News Release

Differential privacy the correct choice for the 2020 U.S. Census

Columbia Engineering researchers demonstrate that the new privacy method--using differential privacy--is more effective than the old method of swapping, and better protects the privacy of minorities

Reports and Proceedings

Columbia University School of Engineering and Applied Science

New York, NY—April TK, 2022—The U.S. Census Bureau has long struggled to balance the accuracy and privacy of its decennial census data. High-impact use cases such as funding allocation and redistricting make the accuracy of this data especially crucial. On the other hand, census data privacy is not only required by law, but is also important for protecting vulnerable populations and ensuring a high response rate. Due to serious privacy concerns about its previous de-identification method, swapping, the Census Bureau recently switched to a newer method: differential privacy. 

Differential privacy (DP), put simply, is a mathematical concept that keeps people’s personal information private by injecting “noise”—small, random changes—into the data. Concerns have been raised that this noise will artificially deflate the reported populations of minority groups, resulting in lost funding. A team of researchers from Columbia Engineering’s department of computer science decided to study these claims, asking: is this risk specific to DP? They conducted both theoretical and empirical analyses comparing DP algorithms to swapping algorithms. 

New study supports switch to differential privacy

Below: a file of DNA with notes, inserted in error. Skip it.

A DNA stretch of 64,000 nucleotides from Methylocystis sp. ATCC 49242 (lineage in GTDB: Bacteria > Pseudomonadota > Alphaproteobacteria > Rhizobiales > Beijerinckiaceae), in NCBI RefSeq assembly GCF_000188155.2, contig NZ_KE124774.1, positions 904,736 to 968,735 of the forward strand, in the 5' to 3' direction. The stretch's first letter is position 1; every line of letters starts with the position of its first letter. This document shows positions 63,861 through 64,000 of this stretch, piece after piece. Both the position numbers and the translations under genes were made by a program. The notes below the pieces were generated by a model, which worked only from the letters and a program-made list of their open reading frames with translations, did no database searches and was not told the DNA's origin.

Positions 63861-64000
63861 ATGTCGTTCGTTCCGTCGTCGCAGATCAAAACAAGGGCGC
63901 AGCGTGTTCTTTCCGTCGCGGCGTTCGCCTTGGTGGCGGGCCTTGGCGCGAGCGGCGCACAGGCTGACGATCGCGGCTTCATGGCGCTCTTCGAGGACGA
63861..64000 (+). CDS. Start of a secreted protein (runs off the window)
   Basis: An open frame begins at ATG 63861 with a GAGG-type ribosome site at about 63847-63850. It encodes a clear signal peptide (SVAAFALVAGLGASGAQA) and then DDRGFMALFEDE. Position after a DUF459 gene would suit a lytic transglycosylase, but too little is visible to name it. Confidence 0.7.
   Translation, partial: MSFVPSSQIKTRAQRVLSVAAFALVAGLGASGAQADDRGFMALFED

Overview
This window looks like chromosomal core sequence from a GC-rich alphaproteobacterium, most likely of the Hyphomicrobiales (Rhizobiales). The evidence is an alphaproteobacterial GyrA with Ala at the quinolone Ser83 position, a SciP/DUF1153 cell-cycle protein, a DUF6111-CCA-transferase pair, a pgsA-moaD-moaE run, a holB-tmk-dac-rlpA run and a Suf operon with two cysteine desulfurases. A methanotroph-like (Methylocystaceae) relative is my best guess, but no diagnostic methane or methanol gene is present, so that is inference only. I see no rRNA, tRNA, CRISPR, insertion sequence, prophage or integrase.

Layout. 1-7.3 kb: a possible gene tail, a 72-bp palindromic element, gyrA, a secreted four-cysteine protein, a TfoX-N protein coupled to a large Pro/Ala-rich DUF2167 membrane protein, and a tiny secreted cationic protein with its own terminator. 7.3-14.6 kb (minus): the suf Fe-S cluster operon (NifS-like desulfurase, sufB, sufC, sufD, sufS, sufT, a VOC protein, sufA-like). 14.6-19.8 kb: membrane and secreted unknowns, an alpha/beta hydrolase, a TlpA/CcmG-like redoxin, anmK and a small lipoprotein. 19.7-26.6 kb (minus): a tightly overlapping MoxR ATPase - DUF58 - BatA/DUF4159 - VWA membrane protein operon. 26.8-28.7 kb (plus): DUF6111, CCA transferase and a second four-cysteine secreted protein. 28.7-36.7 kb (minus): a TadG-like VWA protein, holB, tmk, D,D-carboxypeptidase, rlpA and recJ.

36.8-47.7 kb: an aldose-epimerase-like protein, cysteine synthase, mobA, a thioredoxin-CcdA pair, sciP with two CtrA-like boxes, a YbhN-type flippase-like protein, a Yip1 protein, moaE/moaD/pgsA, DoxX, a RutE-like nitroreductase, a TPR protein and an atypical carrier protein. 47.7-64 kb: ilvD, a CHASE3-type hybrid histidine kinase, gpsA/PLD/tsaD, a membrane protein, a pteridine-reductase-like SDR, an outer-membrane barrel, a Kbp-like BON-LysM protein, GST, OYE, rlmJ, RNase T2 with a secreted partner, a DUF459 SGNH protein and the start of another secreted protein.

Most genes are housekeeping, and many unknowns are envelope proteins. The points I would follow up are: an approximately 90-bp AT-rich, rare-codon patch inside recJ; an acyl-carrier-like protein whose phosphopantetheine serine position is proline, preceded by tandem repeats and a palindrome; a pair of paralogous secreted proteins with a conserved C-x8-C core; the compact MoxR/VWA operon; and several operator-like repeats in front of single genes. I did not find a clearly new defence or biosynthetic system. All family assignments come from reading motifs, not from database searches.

Their findings, which will be presented May 23, 2022, at the IEEE Symposium on Security and Privacy in San Francisco, support the Census Bureau’s switch to differential privacy as a de-identification mechanism for the 2020 Census, and show that swapping produces poor accuracy for minority groups. Furthermore, swapping places a disproportionate privacy burden on minority groups while DP provides a stronger privacy guarantee.

"The more that we can understand about the impact of disclosure avoidance procedures on data, the better,”  said danah boyd, Partner Researcher at Microsoft Research and founder of Data & Society, who was not involved in the study. “This new study reveals important insights about how different mechanisms impact vulnerable communities in different ways. Our country depends on data to allocate resources and representation. The stakes are high. This paper helps us see the technical challenges of producing high-quality data without risking people's privacy,"

Study originated from a class on anonymity and privacy

The study grew out of a project for a spring ‘21 class on anonymity and privacy taught by Professors Steven Bellovin, co-author of the paper, and Alex Abdo of Columbia’s Knight Institute. “We had a number of interesting projects in this class and this one really stood out to me,” said Bellovin, the Percy K. and Vida L.W. Hudson Professor of Computer Science and an affiliate faculty at Columbia Law School. “To our knowledge, we are the first to directly compare the effects of swapping to the effects of DP on minority under-representation across a wide range of parameter settings.”